In Honduras, murders in the mangroves are no longer a cause of surprise – 12 small-scale fishermen have been killed in as many years. Jorge Varela, director of a local human rights and environmentalist group who has himself received death threats on numerous occasions, has said: ‘With the complicity of our government, we have given away our people’s patrimony to a few national and foreign individuals, and we have deprived thousands of persons of their livelihoods. We have turned the blood of our people into an appetiser.’

These sentiments are common to poor, vulnerable and often landless communities that have risen up in protest at the way shrimp farms have blocked access to the coast, reduced local fish catches, and destroyed mangrove forests that for generations have supplied food, medicines, fuel and building materials.

It is not only fishing communities that have an axe to grind about the impacts of shrimp farming. Rice and cattle farmers have found their land rendered infertile and their livestock prone to disease because of the infiltration of salt water pumped in and out of shrimp ponds. In Bangladesh farmland has been seized by force or deliberately polluted to ensure its cheap sale to shrimp-farm owners. The country’s coast has become a hot spot of violence and intimidation. Local advocacy group Nijera Kori estimates that over 150 people have died in incidents directly related to the industry’s expansion. Frequently implicated in these murders are Bangladesh’s ‘musclemen’ – hired enforcers paid by shrimp farmers to protect their interests and further their ambitions. At demonstrations clashes have occurred between landless protestors and police or these musclemen. Shrimp-farm guards have caught and beaten to death innocent people wrongly suspected of coming to steal shrimp. Witnesses in legal cases linked to the industry have been murdered.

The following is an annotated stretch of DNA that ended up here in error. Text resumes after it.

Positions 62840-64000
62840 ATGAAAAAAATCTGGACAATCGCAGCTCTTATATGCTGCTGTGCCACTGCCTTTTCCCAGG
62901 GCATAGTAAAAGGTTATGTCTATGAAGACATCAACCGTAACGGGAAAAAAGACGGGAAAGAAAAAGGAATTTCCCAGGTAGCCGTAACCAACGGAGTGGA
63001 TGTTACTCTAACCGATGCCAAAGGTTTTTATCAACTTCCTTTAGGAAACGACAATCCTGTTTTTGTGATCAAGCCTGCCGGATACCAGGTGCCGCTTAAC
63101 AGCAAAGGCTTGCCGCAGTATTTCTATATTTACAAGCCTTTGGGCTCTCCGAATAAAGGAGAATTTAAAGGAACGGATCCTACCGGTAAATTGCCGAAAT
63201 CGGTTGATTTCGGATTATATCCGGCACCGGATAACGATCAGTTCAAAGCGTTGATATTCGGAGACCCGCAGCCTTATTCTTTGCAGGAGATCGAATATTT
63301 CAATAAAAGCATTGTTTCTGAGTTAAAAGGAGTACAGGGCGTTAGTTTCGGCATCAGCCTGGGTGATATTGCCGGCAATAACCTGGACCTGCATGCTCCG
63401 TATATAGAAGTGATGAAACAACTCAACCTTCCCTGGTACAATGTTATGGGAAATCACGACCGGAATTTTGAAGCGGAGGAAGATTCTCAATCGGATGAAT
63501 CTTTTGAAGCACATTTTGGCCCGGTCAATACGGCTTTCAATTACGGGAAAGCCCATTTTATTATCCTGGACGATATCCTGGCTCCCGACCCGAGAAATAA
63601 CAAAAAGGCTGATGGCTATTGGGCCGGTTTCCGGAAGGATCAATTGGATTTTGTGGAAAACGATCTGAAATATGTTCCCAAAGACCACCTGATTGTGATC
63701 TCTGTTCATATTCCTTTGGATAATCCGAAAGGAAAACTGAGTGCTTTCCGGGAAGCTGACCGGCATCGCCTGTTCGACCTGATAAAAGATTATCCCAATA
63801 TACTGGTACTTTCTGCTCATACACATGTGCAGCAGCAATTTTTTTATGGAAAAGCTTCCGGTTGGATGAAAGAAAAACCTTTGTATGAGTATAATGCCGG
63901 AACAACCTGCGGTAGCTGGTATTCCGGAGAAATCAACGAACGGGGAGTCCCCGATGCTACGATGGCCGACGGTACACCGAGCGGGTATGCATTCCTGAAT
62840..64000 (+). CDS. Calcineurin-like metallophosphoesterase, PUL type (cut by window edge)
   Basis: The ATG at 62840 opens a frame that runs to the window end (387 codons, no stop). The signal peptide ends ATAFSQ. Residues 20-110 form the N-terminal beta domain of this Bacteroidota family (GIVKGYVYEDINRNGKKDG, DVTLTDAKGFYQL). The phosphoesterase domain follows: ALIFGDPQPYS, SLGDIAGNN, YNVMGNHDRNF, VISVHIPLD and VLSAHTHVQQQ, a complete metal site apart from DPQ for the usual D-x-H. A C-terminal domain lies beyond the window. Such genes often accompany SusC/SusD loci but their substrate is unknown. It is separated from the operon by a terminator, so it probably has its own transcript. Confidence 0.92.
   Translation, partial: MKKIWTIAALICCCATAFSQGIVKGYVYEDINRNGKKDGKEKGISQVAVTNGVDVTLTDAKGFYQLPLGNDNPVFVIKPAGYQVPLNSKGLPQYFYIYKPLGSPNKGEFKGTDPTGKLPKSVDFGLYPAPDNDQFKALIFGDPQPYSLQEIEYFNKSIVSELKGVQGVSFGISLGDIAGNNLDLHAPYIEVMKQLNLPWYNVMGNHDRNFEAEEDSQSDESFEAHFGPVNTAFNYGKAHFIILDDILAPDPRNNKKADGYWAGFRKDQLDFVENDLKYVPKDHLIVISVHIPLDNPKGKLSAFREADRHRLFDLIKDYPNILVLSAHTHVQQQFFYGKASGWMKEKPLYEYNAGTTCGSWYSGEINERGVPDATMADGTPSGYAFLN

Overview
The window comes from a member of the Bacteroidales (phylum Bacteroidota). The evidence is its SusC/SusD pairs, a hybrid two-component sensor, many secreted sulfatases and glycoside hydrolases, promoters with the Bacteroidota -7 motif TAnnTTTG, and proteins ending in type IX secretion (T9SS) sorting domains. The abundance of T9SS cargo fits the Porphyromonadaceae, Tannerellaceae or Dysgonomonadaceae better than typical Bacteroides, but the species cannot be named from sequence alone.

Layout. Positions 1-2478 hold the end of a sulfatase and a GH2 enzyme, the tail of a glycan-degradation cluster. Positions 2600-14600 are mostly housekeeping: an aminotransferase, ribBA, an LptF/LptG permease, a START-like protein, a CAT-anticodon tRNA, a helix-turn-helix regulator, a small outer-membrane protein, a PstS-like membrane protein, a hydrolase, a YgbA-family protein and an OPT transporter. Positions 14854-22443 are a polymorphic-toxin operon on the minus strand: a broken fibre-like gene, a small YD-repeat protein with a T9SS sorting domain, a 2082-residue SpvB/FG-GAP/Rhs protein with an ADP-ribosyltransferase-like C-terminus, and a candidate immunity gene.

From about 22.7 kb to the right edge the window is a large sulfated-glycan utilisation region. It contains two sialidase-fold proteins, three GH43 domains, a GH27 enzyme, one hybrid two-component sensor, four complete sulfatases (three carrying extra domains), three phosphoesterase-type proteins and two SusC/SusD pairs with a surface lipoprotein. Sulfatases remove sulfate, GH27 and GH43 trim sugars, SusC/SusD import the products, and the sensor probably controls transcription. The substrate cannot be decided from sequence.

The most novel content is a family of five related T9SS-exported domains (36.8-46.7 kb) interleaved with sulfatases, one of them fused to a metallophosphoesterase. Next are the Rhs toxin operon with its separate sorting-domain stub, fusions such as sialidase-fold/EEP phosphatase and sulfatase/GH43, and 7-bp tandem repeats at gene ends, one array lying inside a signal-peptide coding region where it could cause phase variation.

Profits for shrimp-farm owners can be spectacular, and such is the avarice associated with the industry that the practice of intimidating or eliminating opponents has become widespread. A culture of impunity is typical of the major shrimp-farming countries, which are characterised by corruption, cronyism and gross inequity. The widespread lack of organisational and economic equality between the industry and the communities opposing it means that while the latter often have no recourse to the law, the former often has little to fear from it.